Reducing vulnerability and improved land management needed with increasing heavy rainfall in Mindanao Island, southern Philippines

Source(s): World Weather Attribution
Landslide on the way from Hapao village in Banaue province in the Philippines, affecting the road taken by a bus
Klara Bakalarova/Shutterstock

From the 28th of January, the Mindanao Island which is among the most populous regions in the Philippines was hit by heavy rainfall caused by a trough of a low pressure area associated with the Northeast Monsoon causing widespread flooding in various regions along with other-related impacts including, landslides, damage to infrastructure and agricultural land and power outages, before finally dissipating on the 3rd of February.

The event occurred after a series of smaller events that led to more localised flooding from mid-January onwards. 

Researchers from the Philippines, the Netherlands, Germany, Sweden and the United Kingdom collaborated to assess to what extent human-induced climate change altered the likelihood and intensity of the weather conditions at the time of the most impactful floods. 

The impacts over Mindanao were primarily driven by the accumulated rainfall that persisted over Mindanao from 28 Jan to 1 Feb. To capture this event, we chose the maximum 5 days of accumulated rainfall during the December-February (DJF) period as the temporal extent. In terms of spatial extent, the Caraga and Davao regions that make up the east of the island of Mindanao were the most severely impacted, received the greatest rainfall totals, and are bounded to the west by mountains.

Main findings

  • The terrain is mountainous, rendering rainfall highly variable within the region, and thus uncertainties in relatively short records from a sparse observation network are high. Regardless, there is a strong upward trend in extreme rainfall in this region.
  • To capture the heavy rainfall connected to the recent flooding that led to widespread devastation,  we assess the 5-day maximum rainfall during December to February, the peak of the Northeast monsoon (Amihan) season.  We find that in today’s climate, a heavy rainfall spell  like this is expected with a 10% chance in any given year. 
  • We then assess to what extent El Niño had an influence on the heavy rainfall and found that El Niño typically leads to on average to less rainfall in this region during the Northeast monsoon. In other words, had it not been an El Nino year we would have expected the rainfall to be more extreme.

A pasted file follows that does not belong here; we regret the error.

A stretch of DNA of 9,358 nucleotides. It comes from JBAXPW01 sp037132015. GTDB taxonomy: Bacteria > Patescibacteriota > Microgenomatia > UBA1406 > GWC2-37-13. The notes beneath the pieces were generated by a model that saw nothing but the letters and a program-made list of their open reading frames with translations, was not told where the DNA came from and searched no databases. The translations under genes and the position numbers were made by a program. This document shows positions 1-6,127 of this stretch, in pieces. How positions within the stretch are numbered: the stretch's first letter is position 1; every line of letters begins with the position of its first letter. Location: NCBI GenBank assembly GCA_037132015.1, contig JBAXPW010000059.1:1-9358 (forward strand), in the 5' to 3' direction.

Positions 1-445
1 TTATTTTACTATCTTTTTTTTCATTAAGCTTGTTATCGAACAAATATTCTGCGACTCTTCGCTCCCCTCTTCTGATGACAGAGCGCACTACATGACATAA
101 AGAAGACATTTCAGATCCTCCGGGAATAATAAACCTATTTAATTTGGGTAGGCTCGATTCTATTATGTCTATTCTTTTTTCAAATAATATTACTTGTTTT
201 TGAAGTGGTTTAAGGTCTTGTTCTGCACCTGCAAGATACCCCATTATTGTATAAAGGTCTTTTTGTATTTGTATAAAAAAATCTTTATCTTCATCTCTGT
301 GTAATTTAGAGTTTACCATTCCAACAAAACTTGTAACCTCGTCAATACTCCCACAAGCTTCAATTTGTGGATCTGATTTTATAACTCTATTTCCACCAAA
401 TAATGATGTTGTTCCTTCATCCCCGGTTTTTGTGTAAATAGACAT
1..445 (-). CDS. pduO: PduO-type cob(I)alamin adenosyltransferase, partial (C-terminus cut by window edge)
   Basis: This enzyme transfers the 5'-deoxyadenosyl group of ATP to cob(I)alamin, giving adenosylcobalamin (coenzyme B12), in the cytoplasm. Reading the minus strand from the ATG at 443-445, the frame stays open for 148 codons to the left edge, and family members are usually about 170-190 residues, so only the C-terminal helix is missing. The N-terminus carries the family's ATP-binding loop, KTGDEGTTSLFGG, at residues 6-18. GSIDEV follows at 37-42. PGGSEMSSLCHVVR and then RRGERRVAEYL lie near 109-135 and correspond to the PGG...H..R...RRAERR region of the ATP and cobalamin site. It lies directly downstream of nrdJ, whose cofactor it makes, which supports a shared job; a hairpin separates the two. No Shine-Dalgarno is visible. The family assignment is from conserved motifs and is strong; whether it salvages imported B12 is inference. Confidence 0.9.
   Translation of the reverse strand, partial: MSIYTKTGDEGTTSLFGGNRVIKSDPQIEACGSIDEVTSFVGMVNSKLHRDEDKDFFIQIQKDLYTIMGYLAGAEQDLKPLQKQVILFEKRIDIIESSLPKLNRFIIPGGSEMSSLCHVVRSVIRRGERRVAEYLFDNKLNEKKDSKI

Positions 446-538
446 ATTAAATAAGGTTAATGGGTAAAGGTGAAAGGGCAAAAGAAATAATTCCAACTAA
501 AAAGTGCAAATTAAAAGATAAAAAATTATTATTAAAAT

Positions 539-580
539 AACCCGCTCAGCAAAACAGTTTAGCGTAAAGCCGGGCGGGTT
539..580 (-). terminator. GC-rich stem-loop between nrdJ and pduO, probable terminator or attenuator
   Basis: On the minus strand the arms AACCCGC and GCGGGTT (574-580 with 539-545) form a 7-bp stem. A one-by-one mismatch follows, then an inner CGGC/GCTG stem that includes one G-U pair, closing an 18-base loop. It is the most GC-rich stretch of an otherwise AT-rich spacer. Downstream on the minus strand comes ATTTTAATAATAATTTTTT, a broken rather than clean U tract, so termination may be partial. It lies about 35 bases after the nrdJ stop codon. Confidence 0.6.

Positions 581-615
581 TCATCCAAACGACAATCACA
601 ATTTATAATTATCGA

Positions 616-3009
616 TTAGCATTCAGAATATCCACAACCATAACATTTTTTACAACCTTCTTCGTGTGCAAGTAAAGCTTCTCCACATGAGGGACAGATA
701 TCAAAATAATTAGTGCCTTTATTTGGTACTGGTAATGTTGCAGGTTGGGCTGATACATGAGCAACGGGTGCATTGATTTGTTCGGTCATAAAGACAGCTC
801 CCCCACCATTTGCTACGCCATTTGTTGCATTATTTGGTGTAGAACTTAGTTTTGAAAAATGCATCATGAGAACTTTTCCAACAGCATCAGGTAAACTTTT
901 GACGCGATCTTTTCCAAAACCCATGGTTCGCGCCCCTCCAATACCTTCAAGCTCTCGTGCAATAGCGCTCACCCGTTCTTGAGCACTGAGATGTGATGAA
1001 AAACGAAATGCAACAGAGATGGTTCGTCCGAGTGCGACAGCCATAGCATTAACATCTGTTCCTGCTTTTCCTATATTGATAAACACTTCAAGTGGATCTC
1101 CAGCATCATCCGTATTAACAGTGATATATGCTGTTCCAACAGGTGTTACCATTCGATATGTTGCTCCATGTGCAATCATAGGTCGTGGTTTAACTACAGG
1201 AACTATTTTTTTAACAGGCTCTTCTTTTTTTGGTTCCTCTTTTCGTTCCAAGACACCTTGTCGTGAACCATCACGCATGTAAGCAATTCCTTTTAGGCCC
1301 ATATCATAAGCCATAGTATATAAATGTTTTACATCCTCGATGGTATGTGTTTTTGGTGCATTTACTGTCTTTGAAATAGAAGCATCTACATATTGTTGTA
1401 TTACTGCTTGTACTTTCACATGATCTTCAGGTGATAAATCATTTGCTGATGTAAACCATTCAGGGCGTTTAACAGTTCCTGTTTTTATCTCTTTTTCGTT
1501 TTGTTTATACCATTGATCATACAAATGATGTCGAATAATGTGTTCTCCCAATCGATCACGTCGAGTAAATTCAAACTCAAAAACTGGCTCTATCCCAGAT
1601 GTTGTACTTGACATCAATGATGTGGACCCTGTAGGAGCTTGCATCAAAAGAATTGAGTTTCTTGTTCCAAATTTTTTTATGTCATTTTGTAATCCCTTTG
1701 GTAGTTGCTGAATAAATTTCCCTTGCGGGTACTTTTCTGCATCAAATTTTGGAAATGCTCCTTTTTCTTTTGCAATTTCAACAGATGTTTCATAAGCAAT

• To assess the role of climate change we first estimate if there is a trend in the observations associated with the warming up until today of 1.2C and find that there is indeed a strong trend, having made heavy rainfall such as observed more likely. 
  • To identify whether this trend is due to human-induced climate change we then also look at climate models with high enough resolution to capture precipitation over the study region. The available climate models do not exhibit a trend even for the models that were evaluated as “good”.  This is surprising, as a comparably large body of scientific literature has identified an increase in heavy rainfall in most regions and seasons of the Philippines, including the region we studied.  
  • Given that the trend in the observations is large, there is probably an aspect of the atmospheric circulation that is systematically misrepresented by the models. This prevents us, without further detailed assessment of underlying processes and their representation in the climate models, to draw an overarching attribution conclusion that quantifies the influence of climate change on this event. 
  • Despite significant economic improvement, there is a higher-than-average rate of poverty across eastern Mindanao. Poverty negatively impacts communities’ ability to cope with extreme weather events, as their livelihood channels tend to be more limited and climate- sensitive, including farming and mining which the majority of residents are engaged in. 
  • Recent protracted conflict has contributed to limited access to and quality of basic services including healthcare as well as considerable displacement. Across displaced populations, a range of development indicators remain lower than the national average, which, coupled with limited health services, increase people’s vulnerability and reduce their coping capacity to natural hazards.
  • In rural areas, intensified deforestation increases the risk of landslides and floods, whereas in cities, the loss of urban wetlands and tree cover coupled with clogged waterways enhance the risk of flooding. Across the region of study, construction in areas declared ‘no-build zones’ raises these dangers considerably.
  • Policies, laws, and funding of disaster risk management have largely stalled over the past decades and are primarily geared towards ex-post strategies, notably response. Crucially, despite the presence of automated sensors for rainfall and stream level in the region, these have not been recording data since at least 2022. Further, while forecasts and warnings were issued every 12h, warnings have limited granularity on local risk and lack instructions on where and when to evacuate. However, Early Action Protocols are in place for floods and typhoons, and PASAGA is currently developing a pilot project on impact-based forecasting which can further improve anticipatory action. 

Explore further

Hazards Flood Landslide
Country and region Philippines
Share this

Please note: Content is displayed as last posted by a PreventionWeb community member or editor. The views expressed therein are not necessarily those of UNDRR, PreventionWeb, or its sponsors. See our terms of use

Is this page useful?

Yes No Report an issue on this page

Thank you. If you have 2 minutes, we would benefit from additional feedback (link opens in a new window).